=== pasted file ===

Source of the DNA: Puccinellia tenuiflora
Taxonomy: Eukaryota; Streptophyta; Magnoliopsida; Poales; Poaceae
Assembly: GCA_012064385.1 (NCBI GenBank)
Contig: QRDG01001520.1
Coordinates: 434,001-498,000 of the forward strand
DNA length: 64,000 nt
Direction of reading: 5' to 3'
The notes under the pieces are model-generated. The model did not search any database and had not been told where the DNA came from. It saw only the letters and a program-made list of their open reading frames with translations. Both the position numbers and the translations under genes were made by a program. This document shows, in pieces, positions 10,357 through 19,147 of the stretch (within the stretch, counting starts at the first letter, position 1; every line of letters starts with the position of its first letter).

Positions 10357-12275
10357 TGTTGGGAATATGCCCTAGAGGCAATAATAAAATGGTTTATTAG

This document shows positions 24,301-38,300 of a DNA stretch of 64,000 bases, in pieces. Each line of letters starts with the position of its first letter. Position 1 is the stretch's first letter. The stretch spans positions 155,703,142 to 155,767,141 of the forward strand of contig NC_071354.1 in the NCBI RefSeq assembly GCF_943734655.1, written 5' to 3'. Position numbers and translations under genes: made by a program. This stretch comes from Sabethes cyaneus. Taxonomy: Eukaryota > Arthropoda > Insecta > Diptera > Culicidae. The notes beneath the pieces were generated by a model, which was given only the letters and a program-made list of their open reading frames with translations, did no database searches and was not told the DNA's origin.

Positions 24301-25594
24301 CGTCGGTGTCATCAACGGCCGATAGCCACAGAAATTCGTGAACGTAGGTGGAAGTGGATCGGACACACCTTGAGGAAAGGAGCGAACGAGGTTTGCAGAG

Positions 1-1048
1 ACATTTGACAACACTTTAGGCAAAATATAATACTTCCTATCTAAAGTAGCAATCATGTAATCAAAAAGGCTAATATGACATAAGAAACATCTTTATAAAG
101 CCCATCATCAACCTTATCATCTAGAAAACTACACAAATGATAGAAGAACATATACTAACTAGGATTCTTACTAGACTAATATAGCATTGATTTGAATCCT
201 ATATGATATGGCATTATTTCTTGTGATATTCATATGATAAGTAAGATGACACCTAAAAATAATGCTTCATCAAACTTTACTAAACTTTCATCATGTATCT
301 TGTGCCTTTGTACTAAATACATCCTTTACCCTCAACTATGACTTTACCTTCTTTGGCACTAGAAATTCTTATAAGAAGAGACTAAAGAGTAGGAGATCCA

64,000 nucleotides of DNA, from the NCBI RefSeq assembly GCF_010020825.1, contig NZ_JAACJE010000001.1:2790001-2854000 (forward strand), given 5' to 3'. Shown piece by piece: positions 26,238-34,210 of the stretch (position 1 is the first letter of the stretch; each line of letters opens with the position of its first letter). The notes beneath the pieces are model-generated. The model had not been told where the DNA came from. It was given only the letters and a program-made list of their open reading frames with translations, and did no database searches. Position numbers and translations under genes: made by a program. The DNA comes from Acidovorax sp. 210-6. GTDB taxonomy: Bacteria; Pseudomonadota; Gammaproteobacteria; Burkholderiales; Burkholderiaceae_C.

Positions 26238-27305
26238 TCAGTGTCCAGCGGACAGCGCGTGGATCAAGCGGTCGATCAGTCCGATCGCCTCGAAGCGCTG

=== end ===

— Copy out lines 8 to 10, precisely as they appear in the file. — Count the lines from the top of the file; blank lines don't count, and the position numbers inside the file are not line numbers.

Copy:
The notes under the pieces are model-generated. The model did not search any database and had not been told where the DNA came from. It saw only the letters and a program-made list of their open reading frames with translations. Both the position numbers and the translations under genes were made by a program. This document shows, in pieces, positions 10,357 through 19,147 of the stretch (within the stretch, counting starts at the first letter, position 1; every line of letters starts with the position of its first letter).

Positions 10357-12275
10357 TGTTGGGAATATGCCCTAGAGGCAATAATAAAATGGTTTATTAG